Posted on October 3, 2021

Temple University and Philadelphia’s Black Ghetto

Russell Eisenman, American Renaissance, February 1996

The article, “In the Academic Jungle,” brought back memories of Temple University, where I taught for 22 years. The author, Kristina Saxon, mentioned the university’s dangerous North Philadelphia location but, if anything, things are worse than she says.

Temple is in the heart of a black ghetto, so university people are murdered, raped, and robbed. On one occasion a man got into the psychology building and raped one of the secretaries. There was supposed to be a guard downstairs, but he was away. On another occasion blacks shot and killed a graduate student right on campus because they reportedly “wanted to get a whitey.”

I used to ride the buses that Temple operates between campuses. Once, as we were passing through a black area, a boy who seemed about 12 years old fired a pistol into the bus. The bullet smashed through a window, just missed a female student’s head, and whizzed past the back of my head. Experiencing danger is so common that I doubt anyone even reported it to the police.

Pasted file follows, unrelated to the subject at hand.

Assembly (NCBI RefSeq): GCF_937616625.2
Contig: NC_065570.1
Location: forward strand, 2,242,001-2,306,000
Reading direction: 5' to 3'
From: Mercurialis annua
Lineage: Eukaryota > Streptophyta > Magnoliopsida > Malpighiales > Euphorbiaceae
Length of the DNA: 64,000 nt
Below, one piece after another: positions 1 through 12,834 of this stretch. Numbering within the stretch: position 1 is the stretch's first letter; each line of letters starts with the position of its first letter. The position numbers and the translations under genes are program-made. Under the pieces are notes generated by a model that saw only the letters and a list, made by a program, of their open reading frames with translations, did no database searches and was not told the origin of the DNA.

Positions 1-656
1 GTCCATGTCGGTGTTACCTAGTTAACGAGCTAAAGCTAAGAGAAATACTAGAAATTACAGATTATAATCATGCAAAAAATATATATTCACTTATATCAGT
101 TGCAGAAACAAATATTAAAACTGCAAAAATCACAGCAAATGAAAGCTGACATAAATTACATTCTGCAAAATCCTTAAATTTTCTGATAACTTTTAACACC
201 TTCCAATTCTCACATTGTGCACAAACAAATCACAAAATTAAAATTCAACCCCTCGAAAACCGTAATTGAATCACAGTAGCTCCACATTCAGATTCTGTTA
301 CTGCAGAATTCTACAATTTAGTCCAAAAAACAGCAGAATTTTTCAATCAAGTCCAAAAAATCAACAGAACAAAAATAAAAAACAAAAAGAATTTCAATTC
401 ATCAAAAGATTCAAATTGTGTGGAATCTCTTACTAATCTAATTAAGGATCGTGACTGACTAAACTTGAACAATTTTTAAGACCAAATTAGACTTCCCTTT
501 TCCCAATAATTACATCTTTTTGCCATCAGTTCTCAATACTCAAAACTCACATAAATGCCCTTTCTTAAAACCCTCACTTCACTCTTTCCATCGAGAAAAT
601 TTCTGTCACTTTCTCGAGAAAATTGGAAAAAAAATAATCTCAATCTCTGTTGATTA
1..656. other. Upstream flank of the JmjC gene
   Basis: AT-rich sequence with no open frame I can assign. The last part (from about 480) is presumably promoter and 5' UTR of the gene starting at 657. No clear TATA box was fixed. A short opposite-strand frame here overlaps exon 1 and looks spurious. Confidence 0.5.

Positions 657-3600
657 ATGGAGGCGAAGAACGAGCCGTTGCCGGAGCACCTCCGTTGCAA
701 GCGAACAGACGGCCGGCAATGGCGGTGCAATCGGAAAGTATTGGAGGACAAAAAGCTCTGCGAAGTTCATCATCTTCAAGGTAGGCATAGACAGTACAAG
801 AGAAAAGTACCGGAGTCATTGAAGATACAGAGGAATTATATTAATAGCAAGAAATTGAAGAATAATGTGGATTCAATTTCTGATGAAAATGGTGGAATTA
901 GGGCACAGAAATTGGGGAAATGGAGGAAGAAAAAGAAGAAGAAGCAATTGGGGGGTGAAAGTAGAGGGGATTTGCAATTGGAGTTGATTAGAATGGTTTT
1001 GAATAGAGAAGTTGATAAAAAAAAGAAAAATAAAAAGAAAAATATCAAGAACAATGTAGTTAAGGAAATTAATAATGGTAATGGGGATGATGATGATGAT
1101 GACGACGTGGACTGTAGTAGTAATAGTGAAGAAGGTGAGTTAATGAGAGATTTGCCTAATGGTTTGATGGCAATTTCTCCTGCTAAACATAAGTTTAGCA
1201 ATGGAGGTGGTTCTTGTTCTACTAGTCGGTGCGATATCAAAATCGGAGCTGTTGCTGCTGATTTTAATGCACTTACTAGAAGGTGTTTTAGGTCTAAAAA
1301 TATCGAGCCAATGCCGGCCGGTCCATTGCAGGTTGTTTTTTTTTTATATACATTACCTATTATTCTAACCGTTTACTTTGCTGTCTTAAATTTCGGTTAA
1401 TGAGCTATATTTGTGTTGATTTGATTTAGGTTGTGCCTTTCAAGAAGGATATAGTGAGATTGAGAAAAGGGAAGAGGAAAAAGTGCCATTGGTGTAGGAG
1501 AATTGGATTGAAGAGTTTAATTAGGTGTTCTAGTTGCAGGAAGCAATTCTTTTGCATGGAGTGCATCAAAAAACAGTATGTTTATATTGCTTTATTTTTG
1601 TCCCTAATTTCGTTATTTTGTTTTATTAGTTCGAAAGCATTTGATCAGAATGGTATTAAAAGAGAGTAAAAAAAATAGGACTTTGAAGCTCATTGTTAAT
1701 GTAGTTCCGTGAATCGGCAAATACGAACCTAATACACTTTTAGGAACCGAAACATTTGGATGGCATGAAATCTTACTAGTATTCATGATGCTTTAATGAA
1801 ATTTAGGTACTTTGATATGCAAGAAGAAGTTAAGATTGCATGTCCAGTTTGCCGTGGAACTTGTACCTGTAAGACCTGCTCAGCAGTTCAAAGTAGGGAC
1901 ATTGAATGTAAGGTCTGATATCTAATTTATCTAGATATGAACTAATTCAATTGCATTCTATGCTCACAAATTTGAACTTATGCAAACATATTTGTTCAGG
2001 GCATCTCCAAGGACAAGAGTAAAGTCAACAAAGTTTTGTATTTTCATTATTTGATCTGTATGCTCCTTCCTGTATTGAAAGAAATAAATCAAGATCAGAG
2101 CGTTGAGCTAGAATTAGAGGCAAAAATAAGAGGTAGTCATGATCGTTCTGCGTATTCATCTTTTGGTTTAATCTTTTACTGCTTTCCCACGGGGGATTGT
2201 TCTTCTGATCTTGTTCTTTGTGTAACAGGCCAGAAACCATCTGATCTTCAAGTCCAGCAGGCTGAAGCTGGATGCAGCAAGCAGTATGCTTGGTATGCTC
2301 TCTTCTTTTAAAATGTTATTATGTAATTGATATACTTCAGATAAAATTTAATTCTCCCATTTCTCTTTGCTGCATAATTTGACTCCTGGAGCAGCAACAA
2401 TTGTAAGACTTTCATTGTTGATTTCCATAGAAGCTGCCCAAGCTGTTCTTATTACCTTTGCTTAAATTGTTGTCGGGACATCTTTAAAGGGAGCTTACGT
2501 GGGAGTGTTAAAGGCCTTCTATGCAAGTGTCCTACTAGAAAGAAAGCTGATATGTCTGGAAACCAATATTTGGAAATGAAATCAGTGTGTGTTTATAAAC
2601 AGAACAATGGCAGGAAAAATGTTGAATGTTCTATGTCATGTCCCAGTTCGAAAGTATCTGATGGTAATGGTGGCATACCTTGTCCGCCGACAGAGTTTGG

Once I was walking from the train station to the university and was approached by a gang of about 15 teenagers. They more or less surrounded me and asked, “Are you an insurance man?” I had no idea what they meant and said, “No. What’s an insurance man?” They kept asking “You an insurance man?” and I kept saying I wasn’t. They finally seemed convinced by my answers (and demeanor?) and walked away.

Several years later I learned that “an insurance man” collects insurance premiums from people in the ghetto. Since most do not have checking accounts, they pay cash. Insurance men walk around with large amounts of money, so ghetto gangs make a point of beating and robbing them. My ignorance probably saved my hide; I showed no fear, not knowing I was in danger.

There is no end of stories about how Temple panders to non-whites. I once opposed hiring a black who did not seem to understand his own doctoral dissertation. Another psychology professor screamed at me, “What’s wrong with you? The dean says we have to hire a black.” We hired him.

At a lecture I once noticed a young black heckling and harassing the speaker. He seemed to enjoy interrupting the lecture, showing off for the other blacks in his group. He acted like a ghetto tough, only he was dressed better. Later I found out he was Director of Minority Recruitment.

Lincoln Herbert, the law student whose fight against political correctness was described in the January issue, certainly has his work cut out for him.